Tuesday, August 10, 2021

Theater Memories Part 6: Ushering at the Lortel

After discussing summer stock, national tours, out-of-town tryouts and theatre on TV, the next category would be ushering. For a few years during the late 1980s and into the 1990s, I ushered quite a few Off-Broadway shows (Broadway is unionized, so it was easier to do Off) at the Lucille Lortel Theater, the Promenade and the now defunct Jack Lawrence and the Audrey Wood, its smaller studio theater. It was fascinating watching the same show for several consecutive performances and seeing cast replacements bring different interpretations. Here are the shows I ushered for at the Lortel:

Lucille Lortel: Isn't It Romantic, Wendy Wasserstein's long-running comedy. During the run, Alma Cuervo and Robin Bartlett played the lead and Joan Copeland, Julia Meade, Jay Thomas (Emmy winner for Murphy Brown), James Rebhorn, and Christine Healy were in the cast.

Joan Rivers (center) visits the cast of
Steel Magnolias: (l to r) Mary Fogarty,
Rosemary Prinz, Margo Martindale, 
Constance Schulman, Betsy Aidem
and Kate Wilkinson.
Steel Magnolias: I was with the show for much of the early run with Margo Martindale, Betsy Aidem, Rosemary Prinz, Mary Fogarty, Kate Wilkinson and Constance Schulman. The show was a big hit and we got lots of celebrities. Unfortunately, I was not there the nights Bette Davis or Elizabeth Taylor came, but I did seat Mary Tyler Moore, Valerie Harper (I went home during intermission and got my book of classic TV shows for her to sign--I already had Mary's autograph from Sweet Sue), Mildred Natwick, and Bob Fosse (who complained about his seat). (in the photo, the original cast with Joan Rivers). Here's what my colleagues told me about the night Taylor attended. She was late and the curtain was held for her (of course). Her seat was in the middle of the middle row, so half the row had to stand up when she and her entourage arrived. Before sitting down, she took a 360-degree look at the house as if to say, "Yes, it is me, Elizabeth Taylor." The show starts and one of the first lines is delivered by Margo Martindale as the hairdresser Truvy: "Ruth Robilene, now there's a twisted, troubled soul. Her husband was killed in World War II. Her son was killed in Vietnam. When it comes to suffering, she's right up there with Elizabeth Taylor." This line elicited an enormous guffaw from the audience, the loudest recognizably being from Taylor herself (People asked if that line were added just for that night and no, it was always there.) After the show, the star went backstage to greet the cast and the audience refused to leave. They wanted a glimpse of the legend and you had to exit through the theater to get out from backstage. Meanwhile, word has spread around the neighborhood that a real-live Hollywood star was at the theater and a huge crowd gathered outside. The police had to be called because the eager fans were blocking the narrow West Village streets. The cops finally had to escort Taylor out of the building to the applause of those in and outside the Lortel as if she were royalty, which she kind of was. And she loved every moment of it.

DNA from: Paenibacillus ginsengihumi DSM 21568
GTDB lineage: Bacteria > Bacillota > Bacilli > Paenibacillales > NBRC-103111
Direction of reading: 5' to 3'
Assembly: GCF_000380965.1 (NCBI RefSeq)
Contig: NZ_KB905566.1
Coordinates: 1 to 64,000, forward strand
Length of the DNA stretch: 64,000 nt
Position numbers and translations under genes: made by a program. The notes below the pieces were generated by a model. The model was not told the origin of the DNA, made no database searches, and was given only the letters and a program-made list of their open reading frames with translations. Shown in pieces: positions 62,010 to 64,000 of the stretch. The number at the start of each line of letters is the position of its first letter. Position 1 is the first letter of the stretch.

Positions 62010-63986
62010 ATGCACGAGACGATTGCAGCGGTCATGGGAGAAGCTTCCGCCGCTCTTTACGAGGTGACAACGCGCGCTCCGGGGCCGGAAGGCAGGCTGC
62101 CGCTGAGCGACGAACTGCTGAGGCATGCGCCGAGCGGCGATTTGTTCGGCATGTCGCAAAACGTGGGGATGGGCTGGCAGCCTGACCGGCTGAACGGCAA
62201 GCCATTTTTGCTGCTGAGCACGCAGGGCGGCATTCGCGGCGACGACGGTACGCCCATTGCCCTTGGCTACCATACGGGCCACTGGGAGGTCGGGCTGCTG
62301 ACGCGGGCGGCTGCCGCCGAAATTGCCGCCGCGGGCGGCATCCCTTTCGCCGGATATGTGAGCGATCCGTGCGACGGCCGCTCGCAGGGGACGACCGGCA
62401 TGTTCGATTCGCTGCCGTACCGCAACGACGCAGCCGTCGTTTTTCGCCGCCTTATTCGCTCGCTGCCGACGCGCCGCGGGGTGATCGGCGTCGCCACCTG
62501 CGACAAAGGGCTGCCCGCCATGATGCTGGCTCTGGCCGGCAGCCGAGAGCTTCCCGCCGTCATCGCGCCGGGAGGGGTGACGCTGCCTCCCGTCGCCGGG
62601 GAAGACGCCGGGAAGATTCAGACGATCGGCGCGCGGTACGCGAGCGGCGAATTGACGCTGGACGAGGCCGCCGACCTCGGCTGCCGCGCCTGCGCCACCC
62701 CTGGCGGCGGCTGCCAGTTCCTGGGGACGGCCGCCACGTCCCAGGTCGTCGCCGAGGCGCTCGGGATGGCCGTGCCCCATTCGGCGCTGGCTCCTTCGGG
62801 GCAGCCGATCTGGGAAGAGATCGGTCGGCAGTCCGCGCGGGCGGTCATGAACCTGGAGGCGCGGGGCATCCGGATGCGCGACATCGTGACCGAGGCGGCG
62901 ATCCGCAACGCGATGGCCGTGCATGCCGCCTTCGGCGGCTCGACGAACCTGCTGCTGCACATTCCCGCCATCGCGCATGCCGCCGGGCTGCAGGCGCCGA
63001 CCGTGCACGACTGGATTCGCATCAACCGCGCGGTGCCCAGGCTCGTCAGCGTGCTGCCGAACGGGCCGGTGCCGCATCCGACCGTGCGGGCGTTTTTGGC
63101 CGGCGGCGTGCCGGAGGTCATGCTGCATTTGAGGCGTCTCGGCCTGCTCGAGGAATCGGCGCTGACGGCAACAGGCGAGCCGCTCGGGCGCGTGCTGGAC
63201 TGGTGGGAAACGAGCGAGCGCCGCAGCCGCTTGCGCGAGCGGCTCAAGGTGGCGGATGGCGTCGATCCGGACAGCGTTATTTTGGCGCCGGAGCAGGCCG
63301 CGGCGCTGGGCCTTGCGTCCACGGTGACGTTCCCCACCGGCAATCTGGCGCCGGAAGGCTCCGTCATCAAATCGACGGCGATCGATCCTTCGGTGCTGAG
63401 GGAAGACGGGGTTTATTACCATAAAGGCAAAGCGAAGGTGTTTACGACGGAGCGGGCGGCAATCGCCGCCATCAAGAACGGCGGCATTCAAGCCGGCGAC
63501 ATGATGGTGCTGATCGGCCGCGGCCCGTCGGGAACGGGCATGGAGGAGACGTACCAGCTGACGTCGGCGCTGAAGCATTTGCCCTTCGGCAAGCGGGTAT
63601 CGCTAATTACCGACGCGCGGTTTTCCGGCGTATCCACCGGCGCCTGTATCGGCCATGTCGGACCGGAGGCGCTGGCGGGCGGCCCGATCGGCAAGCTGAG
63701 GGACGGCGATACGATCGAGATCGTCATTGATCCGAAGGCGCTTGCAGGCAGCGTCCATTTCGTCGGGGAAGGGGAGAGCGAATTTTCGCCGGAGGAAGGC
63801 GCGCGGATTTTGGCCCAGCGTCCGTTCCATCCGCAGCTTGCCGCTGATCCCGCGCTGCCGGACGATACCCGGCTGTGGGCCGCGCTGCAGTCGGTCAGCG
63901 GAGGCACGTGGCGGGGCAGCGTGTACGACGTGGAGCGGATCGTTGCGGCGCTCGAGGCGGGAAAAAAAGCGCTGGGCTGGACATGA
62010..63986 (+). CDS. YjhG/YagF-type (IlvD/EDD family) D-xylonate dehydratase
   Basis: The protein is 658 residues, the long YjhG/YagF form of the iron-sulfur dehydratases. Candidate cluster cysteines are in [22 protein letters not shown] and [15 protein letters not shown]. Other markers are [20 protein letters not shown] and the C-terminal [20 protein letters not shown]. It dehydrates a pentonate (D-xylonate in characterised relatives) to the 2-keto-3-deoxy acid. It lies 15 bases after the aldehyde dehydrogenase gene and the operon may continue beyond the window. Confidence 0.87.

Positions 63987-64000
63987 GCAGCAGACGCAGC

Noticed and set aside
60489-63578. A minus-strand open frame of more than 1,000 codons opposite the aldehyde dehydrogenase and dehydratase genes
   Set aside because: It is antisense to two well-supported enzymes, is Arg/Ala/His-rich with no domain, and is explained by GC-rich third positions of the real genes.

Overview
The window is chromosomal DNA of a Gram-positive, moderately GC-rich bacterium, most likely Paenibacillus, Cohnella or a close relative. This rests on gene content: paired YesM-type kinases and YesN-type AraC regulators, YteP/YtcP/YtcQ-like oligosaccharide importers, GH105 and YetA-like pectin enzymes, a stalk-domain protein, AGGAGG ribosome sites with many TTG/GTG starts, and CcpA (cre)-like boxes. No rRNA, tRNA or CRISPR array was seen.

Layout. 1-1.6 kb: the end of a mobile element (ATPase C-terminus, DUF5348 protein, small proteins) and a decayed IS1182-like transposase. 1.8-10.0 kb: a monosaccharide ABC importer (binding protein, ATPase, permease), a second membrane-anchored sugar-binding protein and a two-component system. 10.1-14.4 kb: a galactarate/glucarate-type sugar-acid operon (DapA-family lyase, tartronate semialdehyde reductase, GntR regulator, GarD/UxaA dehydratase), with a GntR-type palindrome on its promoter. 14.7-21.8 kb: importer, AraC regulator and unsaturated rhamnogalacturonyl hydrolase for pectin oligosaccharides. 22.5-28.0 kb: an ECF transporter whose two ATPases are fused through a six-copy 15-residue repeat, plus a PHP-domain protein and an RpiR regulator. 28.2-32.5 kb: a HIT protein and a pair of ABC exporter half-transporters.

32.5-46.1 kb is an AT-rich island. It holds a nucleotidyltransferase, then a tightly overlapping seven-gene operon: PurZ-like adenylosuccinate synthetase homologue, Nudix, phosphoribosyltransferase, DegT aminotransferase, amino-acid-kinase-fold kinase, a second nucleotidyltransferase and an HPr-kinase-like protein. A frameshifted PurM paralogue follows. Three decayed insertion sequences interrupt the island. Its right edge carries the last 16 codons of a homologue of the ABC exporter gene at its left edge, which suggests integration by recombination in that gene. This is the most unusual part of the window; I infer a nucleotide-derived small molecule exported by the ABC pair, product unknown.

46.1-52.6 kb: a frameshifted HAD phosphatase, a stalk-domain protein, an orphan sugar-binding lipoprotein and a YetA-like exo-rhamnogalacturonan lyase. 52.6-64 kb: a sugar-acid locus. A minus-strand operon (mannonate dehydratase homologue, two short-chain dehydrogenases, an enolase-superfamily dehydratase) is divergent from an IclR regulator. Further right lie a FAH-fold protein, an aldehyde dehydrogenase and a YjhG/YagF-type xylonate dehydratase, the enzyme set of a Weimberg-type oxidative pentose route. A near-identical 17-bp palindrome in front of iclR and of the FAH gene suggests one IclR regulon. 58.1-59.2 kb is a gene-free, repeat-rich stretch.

Groucho: A Life in Revue, Arthur Marx's play about his dad Groucho. Faith Prince played all the female roles and Frank Ferrante did a brilliant impersonation of Groucho. Much of the play was him speaking directly to the audience, so whenever someone came in late, he'd upbraid them from the stage.

Elisabeth Welch: Time to Start Living. After scoring a hit in the short-lived Broadway show Jerome Kern Goes to Hollywood, Welch, then in her 80s, did a solo concert show at the Lortel. It was heaven hearing her sing and tell stories of Cole Porter.

Not About Heroes: Edward Herrmann and Dylan Baker as real-life WWI poet-officers, Sigfird Sassoon and Wilfred Owen. Dianne Wiest directed and Baker won an Obie Award.

Jan Miner and Marian Seldes
in Gertrude Stein
and a Companion
Gertrude Stein and a Companion: Jan Miner (Madge of the Palmolive commercials) and Marian Seldes as Stein and her wife Alice B. Toklas.

Ten by Tennessee and Orchards, the Acting Company in a series of one-acts. The former was ten one-acts by Tennessee Williams presented on two bills of five each in rep and the latter was a group of short plays by contemporary playwrights like Wendy Wasserstein, John Guare and Samm-Art Williams inspired by Chekhov stories.
(I will post about the Promenade and the Jack Lawrence separately)

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